Checklist for Leaving Baby for the First Time

Leaving your baby for the first time can seem like the most difficult thing you’ve ever had to do. You safely carried your little one in your womb until her birth, then you held her in your arms as she came into the world and you’ve been there for every moment of her life since. You’re her safe haven and she is your most precious blessing. Soon, though, you’ll notice the long days and sleepless nights start to wear on you and probably your significant other too. You realize you both need a night out! That means leaving baby…it’s time.

I started leaving my daughter with her aunt and uncle at only a few weeks old. I was a special case. My husband was stationed overseas and I was moving us into a new house by myself. I just needed a few hours at a time to get things taken care of. I knew she would be perfectlysafe and happy with her aunt and uncle who lived just a few minutes away. I am definitely Type A though, and I had to prepare myself, my baby and her caregivers for the time I would be away. Here are some tips that helped me prepare:

Meet caregiver beforehand

Allow your child to get to know his new caregiver while you are around. Play together, allow the caregiver to shadow your normal routine and step back to allow the caregiver and child to play alone together. Your baby will begin to familiarize himself with the caregiver and learn to trust them. This process will help ease your fears and worries too.

Write out instructions

Being Type A, instructions are my best friend! Write out as much information as you need to feel comfortable leaving your baby. It looks different for everyone, but start with the most basic information. Write down all emergency contact information. You can also use this easy fill-in-the-blank form from BabyCenter.

BabyCenter First Year Emergency Guide

Download the template

From there you can write out your baby’s daily routine including nap times, diaper change instructions and activities. Give specific instructions for feeding times. Write out what your child is allowed to eat, if anything, besides a bottle. Show your caregiver how you prepare a bottle. Use BlueSmart mia to help your caregiver angle the bottle correctly for feeding and set it up to instruct the caregiver when to give feedings. You can check your BlueSmart mia app to track your baby’s feedings while you’re out!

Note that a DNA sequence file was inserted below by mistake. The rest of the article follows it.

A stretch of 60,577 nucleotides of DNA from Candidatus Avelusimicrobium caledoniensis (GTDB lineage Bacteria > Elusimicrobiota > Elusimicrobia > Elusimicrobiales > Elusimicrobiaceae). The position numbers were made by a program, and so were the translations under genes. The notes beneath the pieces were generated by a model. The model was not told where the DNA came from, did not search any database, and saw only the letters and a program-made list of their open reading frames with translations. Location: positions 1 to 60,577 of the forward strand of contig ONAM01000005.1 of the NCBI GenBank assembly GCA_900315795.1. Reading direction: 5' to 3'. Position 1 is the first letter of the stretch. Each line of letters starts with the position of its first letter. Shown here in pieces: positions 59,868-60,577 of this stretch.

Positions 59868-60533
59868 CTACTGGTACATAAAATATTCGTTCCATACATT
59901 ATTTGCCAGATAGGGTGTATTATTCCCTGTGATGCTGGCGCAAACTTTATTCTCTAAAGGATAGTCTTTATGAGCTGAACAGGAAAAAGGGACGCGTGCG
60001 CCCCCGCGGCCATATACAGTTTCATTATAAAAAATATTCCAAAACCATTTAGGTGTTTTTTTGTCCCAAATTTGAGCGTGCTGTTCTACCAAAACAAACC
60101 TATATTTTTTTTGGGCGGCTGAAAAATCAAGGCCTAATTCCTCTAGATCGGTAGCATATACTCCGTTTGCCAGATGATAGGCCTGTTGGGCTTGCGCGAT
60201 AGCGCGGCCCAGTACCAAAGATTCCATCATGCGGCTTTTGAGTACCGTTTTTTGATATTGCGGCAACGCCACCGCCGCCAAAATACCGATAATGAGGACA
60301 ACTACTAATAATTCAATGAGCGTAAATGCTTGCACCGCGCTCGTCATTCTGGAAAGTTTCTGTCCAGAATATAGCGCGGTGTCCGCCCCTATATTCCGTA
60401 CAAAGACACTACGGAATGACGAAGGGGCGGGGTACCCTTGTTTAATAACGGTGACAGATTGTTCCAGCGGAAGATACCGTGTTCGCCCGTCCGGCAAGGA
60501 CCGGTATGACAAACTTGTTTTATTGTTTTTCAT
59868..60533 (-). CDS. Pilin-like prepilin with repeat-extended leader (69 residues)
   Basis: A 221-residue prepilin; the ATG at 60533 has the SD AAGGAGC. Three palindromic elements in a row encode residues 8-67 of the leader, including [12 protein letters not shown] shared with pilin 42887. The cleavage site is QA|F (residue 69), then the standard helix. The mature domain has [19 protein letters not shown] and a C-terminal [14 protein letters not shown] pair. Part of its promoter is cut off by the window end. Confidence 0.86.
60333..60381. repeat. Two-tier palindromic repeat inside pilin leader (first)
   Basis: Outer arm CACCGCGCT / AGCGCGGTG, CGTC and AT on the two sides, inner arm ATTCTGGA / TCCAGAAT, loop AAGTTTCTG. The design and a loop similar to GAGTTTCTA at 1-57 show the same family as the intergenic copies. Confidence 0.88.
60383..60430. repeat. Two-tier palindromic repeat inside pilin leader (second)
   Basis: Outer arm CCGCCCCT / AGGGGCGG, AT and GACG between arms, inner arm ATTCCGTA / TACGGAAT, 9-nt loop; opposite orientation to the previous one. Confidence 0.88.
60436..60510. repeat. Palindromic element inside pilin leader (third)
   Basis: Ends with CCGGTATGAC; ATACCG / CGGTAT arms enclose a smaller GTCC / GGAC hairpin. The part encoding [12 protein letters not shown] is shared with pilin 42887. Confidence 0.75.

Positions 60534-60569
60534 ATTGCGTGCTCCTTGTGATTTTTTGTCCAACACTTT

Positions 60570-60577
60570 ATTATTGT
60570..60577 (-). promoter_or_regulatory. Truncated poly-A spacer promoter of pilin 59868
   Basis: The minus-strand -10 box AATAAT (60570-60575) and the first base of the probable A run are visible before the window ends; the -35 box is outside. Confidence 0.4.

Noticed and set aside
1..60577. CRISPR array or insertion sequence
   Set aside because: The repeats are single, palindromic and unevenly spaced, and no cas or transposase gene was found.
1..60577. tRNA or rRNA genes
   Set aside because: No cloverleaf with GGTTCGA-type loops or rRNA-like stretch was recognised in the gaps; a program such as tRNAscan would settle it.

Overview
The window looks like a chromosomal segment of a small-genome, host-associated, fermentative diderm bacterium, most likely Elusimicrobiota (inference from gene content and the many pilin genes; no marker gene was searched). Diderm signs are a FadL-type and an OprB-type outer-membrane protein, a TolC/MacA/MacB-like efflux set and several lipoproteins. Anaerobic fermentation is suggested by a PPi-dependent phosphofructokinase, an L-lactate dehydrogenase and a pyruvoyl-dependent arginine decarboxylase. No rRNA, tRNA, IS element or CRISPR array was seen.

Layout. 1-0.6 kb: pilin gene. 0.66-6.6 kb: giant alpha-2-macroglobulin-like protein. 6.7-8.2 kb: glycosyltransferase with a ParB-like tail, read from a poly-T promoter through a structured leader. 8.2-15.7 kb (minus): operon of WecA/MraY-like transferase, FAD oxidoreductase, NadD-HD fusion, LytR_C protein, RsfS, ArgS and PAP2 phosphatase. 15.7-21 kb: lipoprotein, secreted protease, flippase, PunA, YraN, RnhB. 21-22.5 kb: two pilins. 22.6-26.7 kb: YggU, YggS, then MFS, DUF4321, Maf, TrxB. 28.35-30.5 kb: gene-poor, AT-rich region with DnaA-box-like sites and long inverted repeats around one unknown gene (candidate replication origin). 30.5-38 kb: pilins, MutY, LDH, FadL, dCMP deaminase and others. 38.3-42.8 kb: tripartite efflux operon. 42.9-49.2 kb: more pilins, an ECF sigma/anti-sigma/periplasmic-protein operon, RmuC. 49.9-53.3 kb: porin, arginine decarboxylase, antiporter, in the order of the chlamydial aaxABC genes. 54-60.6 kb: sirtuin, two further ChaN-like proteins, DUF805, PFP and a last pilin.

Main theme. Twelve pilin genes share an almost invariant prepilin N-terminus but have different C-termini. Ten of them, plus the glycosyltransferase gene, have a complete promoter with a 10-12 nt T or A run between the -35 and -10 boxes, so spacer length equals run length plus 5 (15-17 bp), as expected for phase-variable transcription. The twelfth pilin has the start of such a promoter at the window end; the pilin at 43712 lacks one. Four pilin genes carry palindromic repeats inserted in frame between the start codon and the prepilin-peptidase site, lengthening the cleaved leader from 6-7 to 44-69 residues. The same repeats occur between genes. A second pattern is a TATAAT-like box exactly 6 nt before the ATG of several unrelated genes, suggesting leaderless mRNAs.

If your baby has any medical needs make sure to write those down and give specific instructions on how to care for those needs and what to do if an emergency arises.

You may also want to write out where all of your safety items are and how to get out of the house in case of an emergency. Note where the first aid kit, medications and fire extinguisher are located.

Ease into the handoff

Hopefully baby will have met with her new caregiver and feels comfortable being with them. However, you still want to make the transition as easy as possible for baby and yourself. Give yourself at least an extra 10 minutes before you need to leave to be with baby and the caregiver. Then say your goodbyes and let baby know you will be back. Your baby may cry, but likely you’ll be more emotional than she is! Don’t let your emotions show while you’re with baby though. Babies react to emotion and it will be harder to leave if they get emotional too. 

If you’re taking your baby to the caregiver’s house or a day care, make sure to bring everything that will make baby feel comfortable. A familiar blanket from her crib at home, a lovey or stuffed animal, and plenty of pacifiers if you have a paci baby!

Schedule a status update

You’re going to want to see that sweet baby’s face while you’re out! Ask your caregiver to send a text with a status update and a picture toward the middle of your outing. That way you can enjoy your much needed time out and know how your baby is doing too. And trust that you’re caregiver is taking great care of your little one until you return. You deserve to enjoy your time away!

Since those first days leaving my daughter with her aunt and uncle I have left my daughter (and now my infant son!) with many more caregivers. My husband and I have even taken a few three-day getaways while our moms watched our daughter! The right time to leave baby is different for every parent but you can do it and you will get through it! And you will be less stressed and happier for it.


Posted by:
Lauren Bordeaux


  • Brittany

    Gteat article and wonderful reminders.

  • Colleen Wells

    It definitely depends on the circumstances in some cases. Our triplet daughters were born eight weeks premature and when they were two weeks old, 2 of the girls got to come home. The third, has to stay an additional three weeks in the NICU. It was extremely difficult to leave Norah and Madison with family or friends when I went to the hospital to be by Reese’s side, but it was something that had to be done. Getting a phone call in the early morning light saying your baby had a very rough night and that you need to get up here ASAP made what seemed impossible become reality.
    Great job Lauren! Thank you so much for sharing!

  • Sonja Belanger

    Awesome article!

  • Sonja Belanger

    Love this article so much!

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